Unemployment claims have surged in the wake of the coronavirus quarantines.
While states fielded hundreds of thousands of unemployment filings over the week of March 8, economists project that these numbers will grow by an order of magnitude in the coming weeks. Many expect between 1 million and 4 million new jobless claims by the end of March, numbers which don’t even account for workers ineligible for unemployment benefits.
As businesses shut down across the country and citizens are told to shelter in place until the worst of this virus has passed, millions of Americans find themselves needing to suddenly understand the unemployment system. It’s okay to look for help, even if you didn’t think you would ever need to file for unemployment benefits or enroll in Medicaid. These systems exist to buffer Americans at a time like this.
Here’s what you need to know to get through this hopefully short term period of need.
First: Unemployment Laws and Benefits Vary By State
While the federal government provides significant funding to help support unemployment programs around the country, by and large most unemployment benefit programs are run by the individual states. This means that the rules, requirements and processes will change depending on where you live.
This article is written to provide the most broadly applicable advice possible, but every state is different. Take care to look up the details of your own state’s unemployment policies before taking any action. The Department of Labor’s website is an excellent first step. Through their guide, you can find information on the details of each state’s unemployment programs and how to apply.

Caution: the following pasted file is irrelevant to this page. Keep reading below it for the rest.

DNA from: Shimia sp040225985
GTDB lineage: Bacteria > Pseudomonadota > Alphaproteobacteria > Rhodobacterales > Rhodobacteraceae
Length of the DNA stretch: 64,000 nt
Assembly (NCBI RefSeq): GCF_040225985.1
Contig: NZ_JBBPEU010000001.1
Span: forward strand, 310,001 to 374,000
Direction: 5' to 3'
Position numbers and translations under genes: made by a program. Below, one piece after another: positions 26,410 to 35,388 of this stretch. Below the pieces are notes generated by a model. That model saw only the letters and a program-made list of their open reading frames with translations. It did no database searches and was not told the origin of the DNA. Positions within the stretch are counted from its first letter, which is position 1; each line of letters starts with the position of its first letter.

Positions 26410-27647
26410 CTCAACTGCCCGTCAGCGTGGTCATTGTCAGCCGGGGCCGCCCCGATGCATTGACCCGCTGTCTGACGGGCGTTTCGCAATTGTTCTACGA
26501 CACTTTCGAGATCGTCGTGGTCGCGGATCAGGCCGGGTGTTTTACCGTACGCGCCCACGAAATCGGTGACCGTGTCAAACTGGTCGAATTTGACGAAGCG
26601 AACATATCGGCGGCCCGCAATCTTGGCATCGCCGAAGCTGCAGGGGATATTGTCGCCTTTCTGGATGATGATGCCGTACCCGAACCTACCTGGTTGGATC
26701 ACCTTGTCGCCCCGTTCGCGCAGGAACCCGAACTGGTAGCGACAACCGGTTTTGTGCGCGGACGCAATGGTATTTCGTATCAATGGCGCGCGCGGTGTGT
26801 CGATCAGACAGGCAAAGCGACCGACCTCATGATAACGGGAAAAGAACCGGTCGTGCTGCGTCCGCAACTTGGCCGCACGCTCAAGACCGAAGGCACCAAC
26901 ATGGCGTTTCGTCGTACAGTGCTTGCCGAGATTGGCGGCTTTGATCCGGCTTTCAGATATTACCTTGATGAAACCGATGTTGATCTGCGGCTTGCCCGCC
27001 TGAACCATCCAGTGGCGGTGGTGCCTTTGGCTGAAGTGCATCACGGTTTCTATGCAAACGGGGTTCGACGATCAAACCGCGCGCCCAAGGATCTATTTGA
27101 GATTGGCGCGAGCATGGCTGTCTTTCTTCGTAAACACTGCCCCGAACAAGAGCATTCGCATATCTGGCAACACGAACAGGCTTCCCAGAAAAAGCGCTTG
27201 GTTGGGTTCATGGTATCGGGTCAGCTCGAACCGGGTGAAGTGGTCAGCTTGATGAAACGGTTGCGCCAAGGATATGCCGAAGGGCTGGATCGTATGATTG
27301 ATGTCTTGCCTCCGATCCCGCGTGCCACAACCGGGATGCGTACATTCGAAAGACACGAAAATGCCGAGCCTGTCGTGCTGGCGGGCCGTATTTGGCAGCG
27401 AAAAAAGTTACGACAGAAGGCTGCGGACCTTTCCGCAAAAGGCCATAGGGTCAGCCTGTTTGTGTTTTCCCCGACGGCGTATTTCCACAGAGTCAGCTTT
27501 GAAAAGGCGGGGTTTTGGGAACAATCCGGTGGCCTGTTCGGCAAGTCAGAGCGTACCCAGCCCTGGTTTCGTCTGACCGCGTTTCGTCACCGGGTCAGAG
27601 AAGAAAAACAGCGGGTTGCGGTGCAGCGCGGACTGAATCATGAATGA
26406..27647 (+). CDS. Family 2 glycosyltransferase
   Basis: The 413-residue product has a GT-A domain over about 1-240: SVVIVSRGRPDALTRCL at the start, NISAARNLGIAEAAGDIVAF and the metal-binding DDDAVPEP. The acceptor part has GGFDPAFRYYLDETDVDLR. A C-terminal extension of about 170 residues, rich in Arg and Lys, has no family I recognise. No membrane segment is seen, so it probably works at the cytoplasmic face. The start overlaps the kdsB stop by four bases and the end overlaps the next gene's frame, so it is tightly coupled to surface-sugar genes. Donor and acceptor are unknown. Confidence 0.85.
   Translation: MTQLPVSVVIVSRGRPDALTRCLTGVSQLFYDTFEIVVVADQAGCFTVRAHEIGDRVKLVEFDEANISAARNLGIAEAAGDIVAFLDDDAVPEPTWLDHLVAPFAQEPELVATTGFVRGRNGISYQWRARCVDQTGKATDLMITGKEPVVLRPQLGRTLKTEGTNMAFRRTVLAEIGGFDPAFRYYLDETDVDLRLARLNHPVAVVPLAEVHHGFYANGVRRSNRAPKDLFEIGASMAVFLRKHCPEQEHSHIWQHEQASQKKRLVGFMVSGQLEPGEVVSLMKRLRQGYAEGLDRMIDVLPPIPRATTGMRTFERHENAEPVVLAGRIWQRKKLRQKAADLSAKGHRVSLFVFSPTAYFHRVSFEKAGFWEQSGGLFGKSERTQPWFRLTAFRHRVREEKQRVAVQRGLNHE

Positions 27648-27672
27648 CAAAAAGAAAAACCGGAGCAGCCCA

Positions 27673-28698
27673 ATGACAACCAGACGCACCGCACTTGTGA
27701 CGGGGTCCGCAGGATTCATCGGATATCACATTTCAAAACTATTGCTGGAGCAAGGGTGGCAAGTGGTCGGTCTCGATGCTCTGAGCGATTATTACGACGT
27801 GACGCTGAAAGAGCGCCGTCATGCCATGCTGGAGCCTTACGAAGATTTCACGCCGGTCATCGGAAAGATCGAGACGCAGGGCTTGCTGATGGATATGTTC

Second: Are You Eligible For Unemployment Benefits?
In any period of joblessness, it’s generally a good idea to look into filing for unemployment benefits. In ordinary times this system can provide some financial support while you find a new job and get back on your feet. Under the current quarantine, it can help you make ends meet while entire industries remain shuttered by force of law.
The first question to ask is, are you eligible?
Unemployed workers can generally file for benefits if they meet two criteria:
· First, they are unemployed through no fault of their own.
If you were laid off or had your hours significantly cut, for example, you may be able to file for unemployment. In MOST cases, if you quit or otherwise left your job voluntarily, you can’t. However, note that being forced out of your job does not count as leaving voluntarily. If you feel that your employer left you with no other choice but to leave, speak with a representative of your state agency. This is called “constructive termination” and you may still qualify for unemployment benefits.
Workers who were fired for cause typically do not qualify for unemployment benefits.
· Second, unemployed workers must have met “work and wage requirements.”
To claim unemployment, you have to have held a job.